Feeds:
Posts
Comments

Archive for January 12th, 2010

On the road that runs west from here, there is an old, abandoned house. The windows and doors are boarded over and the weight of years of neglect burden its features. Once, though, it must have been new. In its day, it would have been quite an attractive home.

The house is similar to a number of others in the region, build of straight coursed stone in a 1 1/2 story Georgian style. Georgian architecture was popular between about 1720 and 1840. After about 1840 Georgian conventions were slowly abandoned as a number of Revival styles, including Gothic revival, became fashionable. However, in Canada the United Empire Loyalists continued to employ Georgian architecture as a sign of their allegiance to Britain, and the Georgian style was popular for most of the first half of the 1800s.

Georgian architecture is characterized by its respect for proportion and balance. For example, simple ratios were used to establish the height of a window in relation to its width. The shape of a room might be envisioned as a double cube. This house demonstrates the symmetry typical of a Georgian design, with the centrally-placed door framed by a window on each side. The chimneys, placed on both ends of the roof, are also characteristic.

The side of the house displays a similar respect for symmetry, with the two smaller windows of the upper level placed above the two larger openings on the first floor.

The Stones of Edwarsburgh, by Sandra H. Robertson and published by the Grenville County Historical Society, is an excellent resource for anyone interested in the history of buildings in the area. She notes that finding stone to build a house in Edwardsburgh county was not a problem, but locating a skilled stonemason might have been more difficult. The influx of emigrants from Scotland and Ireland between 1851 and 1861 might have resulted in a greater availability of skilled craftsmen, which might, in turn, account for an increase in the number of stone homes constructed during that period.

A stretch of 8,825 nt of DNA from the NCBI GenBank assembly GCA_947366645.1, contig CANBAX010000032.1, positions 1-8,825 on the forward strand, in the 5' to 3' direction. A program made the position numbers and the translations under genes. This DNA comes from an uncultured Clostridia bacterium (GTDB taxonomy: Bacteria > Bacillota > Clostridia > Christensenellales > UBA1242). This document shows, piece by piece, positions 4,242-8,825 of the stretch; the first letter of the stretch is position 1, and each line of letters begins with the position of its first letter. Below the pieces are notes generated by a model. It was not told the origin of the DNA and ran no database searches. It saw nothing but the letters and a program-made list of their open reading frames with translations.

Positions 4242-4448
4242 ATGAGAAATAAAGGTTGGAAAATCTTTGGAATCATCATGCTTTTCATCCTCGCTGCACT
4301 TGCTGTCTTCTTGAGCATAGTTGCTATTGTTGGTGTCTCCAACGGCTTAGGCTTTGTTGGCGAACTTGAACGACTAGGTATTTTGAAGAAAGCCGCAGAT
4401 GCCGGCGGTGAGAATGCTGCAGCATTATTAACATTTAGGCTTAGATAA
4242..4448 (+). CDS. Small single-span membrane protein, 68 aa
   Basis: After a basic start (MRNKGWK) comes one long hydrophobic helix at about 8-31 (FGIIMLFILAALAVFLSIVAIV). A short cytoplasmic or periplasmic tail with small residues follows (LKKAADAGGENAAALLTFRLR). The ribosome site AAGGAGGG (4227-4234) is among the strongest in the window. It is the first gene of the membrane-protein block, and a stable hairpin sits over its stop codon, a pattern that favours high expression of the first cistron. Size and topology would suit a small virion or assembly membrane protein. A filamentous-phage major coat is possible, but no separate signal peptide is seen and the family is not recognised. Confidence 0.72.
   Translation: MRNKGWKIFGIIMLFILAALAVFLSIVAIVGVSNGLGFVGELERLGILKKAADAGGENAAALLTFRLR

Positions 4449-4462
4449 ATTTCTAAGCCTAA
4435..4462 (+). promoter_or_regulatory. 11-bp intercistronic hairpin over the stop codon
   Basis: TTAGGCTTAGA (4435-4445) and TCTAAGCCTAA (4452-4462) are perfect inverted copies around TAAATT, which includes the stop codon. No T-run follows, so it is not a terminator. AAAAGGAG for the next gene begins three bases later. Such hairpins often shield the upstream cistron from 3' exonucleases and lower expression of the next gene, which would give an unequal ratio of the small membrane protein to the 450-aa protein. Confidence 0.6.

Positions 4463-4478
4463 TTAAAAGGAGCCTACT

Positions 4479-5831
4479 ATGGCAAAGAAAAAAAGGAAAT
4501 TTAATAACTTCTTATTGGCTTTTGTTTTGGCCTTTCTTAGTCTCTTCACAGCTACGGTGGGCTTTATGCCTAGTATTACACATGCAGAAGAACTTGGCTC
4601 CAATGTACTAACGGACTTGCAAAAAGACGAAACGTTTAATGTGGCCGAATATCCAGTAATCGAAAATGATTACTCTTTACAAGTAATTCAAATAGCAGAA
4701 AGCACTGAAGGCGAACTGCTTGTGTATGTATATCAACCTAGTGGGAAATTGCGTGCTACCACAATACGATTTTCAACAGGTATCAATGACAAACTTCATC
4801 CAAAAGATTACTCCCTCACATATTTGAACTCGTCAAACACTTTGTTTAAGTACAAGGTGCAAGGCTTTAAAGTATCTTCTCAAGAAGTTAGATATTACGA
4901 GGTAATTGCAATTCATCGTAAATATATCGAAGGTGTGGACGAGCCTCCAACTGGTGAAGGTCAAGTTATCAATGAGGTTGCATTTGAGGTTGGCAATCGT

The 1861 census records William Marlatt, his wife Elizabeth, and their seven children as living in this particular home. Robertson notes that the house appears small for such a large family by current standards, but it was probably a vast improvement over their previous home.

The house is in pretty rough shape, but it is amazing just what skilled restorers can achieve. I came across this example of a home a bit farther north, clearly of similar design, that had been gutted by fire and was restored by Hubbard and Co. Amazing!

Read Full Post »

Follow

Get every new post delivered to your Inbox.

Join 105 other followers